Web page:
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Old 09-12-2014, 17:49   #5
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Re: Rebuilding my engine cooling system

Some interesting thoughts here.. thank you.

In no particular order, tried to figure out a way of doing the whole thing in rubber hose, and it is tricky, not least because I can't go to the auto parts store and ask for a 1995 Toyota Camry top radiator hose or the like. You can imagine the response if I went down and asked for a heat exchange hose for a Nissan ED33 marinised by Diecon in 1986.

I did go down to the local super-cheap auto, who have a MASSIVE bin of assorted hoses, to see if I could combine a few to make what I needed. I sat on the floor at the back of the store for over an hour trying to cobble something together but most automotive hoses seem to be very specialised shapes. Fair enough, too, there's not much room under a car bonnet.

Straight rubber hose at least was easy to obtain, hence my thought about using copper elbows with a couple of straight runs of rubber.

But RaymondR, you have me thinking maybe all copper with just rubber connectors to the water pump inlet and heat exchanger.... sounds neat. The heat exchanger is directly connected to the exhaust manifold by a 3 inch length of hose, so that part is easy, it's just the return from the heat exchanger to the water pump that was a bit odd.

As A64Pilot suggests, a bit pricey, particularly since my cooling pipes are all 40 mm (1.5 inch), but very neat. I could also make up a mid engine bracket to support the pipe in a way that minimises vibration and flexing.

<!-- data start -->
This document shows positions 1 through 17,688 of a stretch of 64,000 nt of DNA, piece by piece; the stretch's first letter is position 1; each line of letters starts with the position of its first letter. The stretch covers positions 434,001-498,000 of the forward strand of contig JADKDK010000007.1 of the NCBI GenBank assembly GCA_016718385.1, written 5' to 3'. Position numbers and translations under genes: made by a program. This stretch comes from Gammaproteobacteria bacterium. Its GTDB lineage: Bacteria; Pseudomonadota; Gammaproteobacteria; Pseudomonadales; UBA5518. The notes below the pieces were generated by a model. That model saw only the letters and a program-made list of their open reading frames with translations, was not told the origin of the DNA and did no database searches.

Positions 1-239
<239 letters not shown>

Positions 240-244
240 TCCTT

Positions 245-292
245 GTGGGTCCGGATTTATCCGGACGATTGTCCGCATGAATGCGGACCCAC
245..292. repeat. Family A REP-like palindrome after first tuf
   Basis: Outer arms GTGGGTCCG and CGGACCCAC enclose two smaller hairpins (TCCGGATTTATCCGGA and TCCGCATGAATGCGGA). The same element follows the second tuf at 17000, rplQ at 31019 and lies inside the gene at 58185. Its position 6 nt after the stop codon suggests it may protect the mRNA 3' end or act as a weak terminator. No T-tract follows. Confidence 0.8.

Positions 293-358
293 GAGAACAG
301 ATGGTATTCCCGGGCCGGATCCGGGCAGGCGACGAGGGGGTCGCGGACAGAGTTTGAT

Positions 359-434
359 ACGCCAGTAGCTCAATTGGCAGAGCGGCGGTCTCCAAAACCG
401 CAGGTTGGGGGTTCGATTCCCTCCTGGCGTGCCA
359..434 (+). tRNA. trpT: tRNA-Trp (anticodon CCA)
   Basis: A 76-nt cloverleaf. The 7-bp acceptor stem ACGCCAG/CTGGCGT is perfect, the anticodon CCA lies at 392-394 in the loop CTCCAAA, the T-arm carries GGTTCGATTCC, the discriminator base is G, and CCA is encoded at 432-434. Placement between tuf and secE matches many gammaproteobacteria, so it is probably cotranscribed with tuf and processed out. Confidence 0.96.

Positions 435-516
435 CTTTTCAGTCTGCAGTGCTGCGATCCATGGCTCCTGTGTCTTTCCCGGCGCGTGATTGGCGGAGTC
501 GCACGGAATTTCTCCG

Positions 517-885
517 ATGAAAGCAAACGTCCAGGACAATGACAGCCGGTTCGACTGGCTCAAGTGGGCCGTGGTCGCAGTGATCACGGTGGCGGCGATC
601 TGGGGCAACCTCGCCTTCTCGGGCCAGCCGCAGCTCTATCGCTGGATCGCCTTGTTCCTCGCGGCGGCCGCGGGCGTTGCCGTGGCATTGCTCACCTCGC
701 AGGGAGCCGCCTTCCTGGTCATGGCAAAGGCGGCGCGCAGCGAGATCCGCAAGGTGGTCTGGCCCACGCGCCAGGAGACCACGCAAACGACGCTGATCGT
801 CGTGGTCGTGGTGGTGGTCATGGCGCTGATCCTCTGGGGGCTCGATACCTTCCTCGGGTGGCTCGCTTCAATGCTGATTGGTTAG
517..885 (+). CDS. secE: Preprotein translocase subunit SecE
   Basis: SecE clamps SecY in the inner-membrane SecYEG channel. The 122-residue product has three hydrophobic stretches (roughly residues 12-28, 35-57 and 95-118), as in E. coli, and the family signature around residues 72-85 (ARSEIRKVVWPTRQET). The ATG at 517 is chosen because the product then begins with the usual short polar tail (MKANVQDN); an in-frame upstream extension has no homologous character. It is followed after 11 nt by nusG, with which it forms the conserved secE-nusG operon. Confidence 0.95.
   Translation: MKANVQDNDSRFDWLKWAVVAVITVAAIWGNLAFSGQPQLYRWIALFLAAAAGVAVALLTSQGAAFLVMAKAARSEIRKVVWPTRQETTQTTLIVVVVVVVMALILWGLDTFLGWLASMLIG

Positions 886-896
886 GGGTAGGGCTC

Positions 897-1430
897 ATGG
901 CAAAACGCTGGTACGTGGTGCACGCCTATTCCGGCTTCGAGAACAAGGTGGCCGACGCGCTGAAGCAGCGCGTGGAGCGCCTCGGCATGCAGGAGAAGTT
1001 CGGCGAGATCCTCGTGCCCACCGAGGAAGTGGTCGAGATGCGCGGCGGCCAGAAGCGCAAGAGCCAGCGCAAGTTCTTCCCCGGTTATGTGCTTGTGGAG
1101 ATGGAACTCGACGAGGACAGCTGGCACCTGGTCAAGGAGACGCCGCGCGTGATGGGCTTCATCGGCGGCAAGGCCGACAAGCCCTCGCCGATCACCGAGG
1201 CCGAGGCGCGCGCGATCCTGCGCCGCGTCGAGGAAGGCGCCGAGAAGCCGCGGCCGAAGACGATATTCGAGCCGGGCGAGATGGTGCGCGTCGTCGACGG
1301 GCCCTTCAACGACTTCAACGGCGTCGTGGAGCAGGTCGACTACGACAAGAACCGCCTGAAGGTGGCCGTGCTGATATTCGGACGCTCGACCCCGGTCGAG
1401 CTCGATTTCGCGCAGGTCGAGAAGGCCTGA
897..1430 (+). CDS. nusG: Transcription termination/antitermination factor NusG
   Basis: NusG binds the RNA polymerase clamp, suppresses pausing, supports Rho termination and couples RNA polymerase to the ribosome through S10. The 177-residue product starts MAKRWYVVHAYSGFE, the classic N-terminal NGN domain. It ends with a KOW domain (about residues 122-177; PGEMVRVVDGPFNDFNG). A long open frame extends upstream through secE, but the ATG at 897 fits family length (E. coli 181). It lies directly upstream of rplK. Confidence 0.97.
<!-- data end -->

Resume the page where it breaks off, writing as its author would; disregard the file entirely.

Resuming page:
So provided nobody knows of corrosion problems with copper used in this way it sounds simple.

Matt
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Old 09-12-2014, 19:53   #6
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Re: Rebuilding my engine cooling system

Matt,

You write as if you think you'd be able to leave the whole deal alone after you made it up. But if it is all complicated, and joined, what do you do if you get one pinhole? If it's all one complicated piece, then you'd have to saw and solder and replace, if possible. I think you might benefit from using as many straight runs of hose as you can, at least the hose will damp some of the vibration.

A.
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Old 09-12-2014, 20:02   #7
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Re: Rebuilding my engine cooling system

Fair point, a trade off between the advantages of one simple assembly lacking joins now vs what it is like to maintain...

Bugger, not so simple...

Matt
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Old 09-12-2014, 20:05   #8
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Re: Rebuilding my engine cooling system

I'm currently marinizing a kubota and like you have also sat down at the hose shelf in supercheap. FWIW I selected a CH1516 hose for holden which fits 1'1/2 and has a useful 3x90 bends.

All copper sounds expensive and the low strength joints will be vibration stressed in any long pipe run. I'd also be hesitant using copper against steel and relying on anodes as RayR has done even more so with raw as opposed to corrosion inhibited fresh water. At the very least I'd have a rubber hose connection to engine and then anything metal in between is not that critical so long as electrically isolated. My previous engine had ss tube and rubber circuit and lasted 25yrs and I suspect even galv pipe fittings should be adequate given the engine itself is also steel.

The weak link as I see is the integrated heat exchanger common to many commercial marine engines, so I'm glad you have refurbished yours. It was this aspect which swayed me to marinise myself rather than buy a Beta/Nanni to aviod raw (or fresh) water adjacent to ehaust ports where leakage would be disastrous. Im using separate water heat exchanger plus lag and surround the exhaust manifold with several raw water 15mm copper pipes. I'm also using those same pipes to jacket the dry exhaust till it gets above the waterline thereby eliminating the water lock, anti siphon etc.